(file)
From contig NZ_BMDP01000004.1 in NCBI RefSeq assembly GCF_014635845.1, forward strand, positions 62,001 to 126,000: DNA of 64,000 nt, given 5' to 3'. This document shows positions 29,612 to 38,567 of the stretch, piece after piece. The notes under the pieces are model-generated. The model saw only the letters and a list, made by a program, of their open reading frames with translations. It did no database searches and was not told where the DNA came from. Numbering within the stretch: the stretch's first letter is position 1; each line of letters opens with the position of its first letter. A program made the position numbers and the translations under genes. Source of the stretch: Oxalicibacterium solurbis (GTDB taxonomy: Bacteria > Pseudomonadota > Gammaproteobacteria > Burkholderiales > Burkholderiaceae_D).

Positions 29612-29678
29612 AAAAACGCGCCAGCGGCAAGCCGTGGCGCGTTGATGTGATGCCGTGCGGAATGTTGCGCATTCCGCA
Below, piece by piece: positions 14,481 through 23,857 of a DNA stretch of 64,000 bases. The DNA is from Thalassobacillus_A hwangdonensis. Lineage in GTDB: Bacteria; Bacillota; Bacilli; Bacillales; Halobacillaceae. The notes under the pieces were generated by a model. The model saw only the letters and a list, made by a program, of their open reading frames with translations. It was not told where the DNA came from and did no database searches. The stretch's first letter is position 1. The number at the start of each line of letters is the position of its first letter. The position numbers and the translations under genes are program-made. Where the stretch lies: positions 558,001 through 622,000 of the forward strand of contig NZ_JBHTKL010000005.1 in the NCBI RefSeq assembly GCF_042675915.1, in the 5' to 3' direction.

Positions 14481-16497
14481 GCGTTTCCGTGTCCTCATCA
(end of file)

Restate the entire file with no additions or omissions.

From contig NZ_BMDP01000004.1 in NCBI RefSeq assembly GCF_014635845.1, forward strand, positions 62,001 to 126,000: DNA of 64,000 nt, given 5' to 3'. This document shows positions 29,612 to 38,567 of the stretch, piece after piece. The notes under the pieces are model-generated. The model saw only the letters and a list, made by a program, of their open reading frames with translations. It did no database searches and was not told where the DNA came from. Numbering within the stretch: the stretch's first letter is position 1; each line of letters opens with the position of its first letter. A program made the position numbers and the translations under genes. Source of the stretch: Oxalicibacterium solurbis (GTDB taxonomy: Bacteria > Pseudomonadota > Gammaproteobacteria > Burkholderiales > Burkholderiaceae_D).

Positions 29612-29678
29612 AAAAACGCGCCAGCGGCAAGCCGTGGCGCGTTGATGTGATGCCGTGCGGAATGTTGCGCATTCCGCA
Below, piece by piece: positions 14,481 through 23,857 of a DNA stretch of 64,000 bases. The DNA is from Thalassobacillus_A hwangdonensis. Lineage in GTDB: Bacteria; Bacillota; Bacilli; Bacillales; Halobacillaceae. The notes under the pieces were generated by a model. The model saw only the letters and a list, made by a program, of their open reading frames with translations. It was not told where the DNA came from and did no database searches. The stretch's first letter is position 1. The number at the start of each line of letters is the position of its first letter. The position numbers and the translations under genes are program-made. Where the stretch lies: positions 558,001 through 622,000 of the forward strand of contig NZ_JBHTKL010000005.1 in the NCBI RefSeq assembly GCF_042675915.1, in the 5' to 3' direction.

Positions 14481-16497
14481 GCGTTTCCGTGTCCTCATCA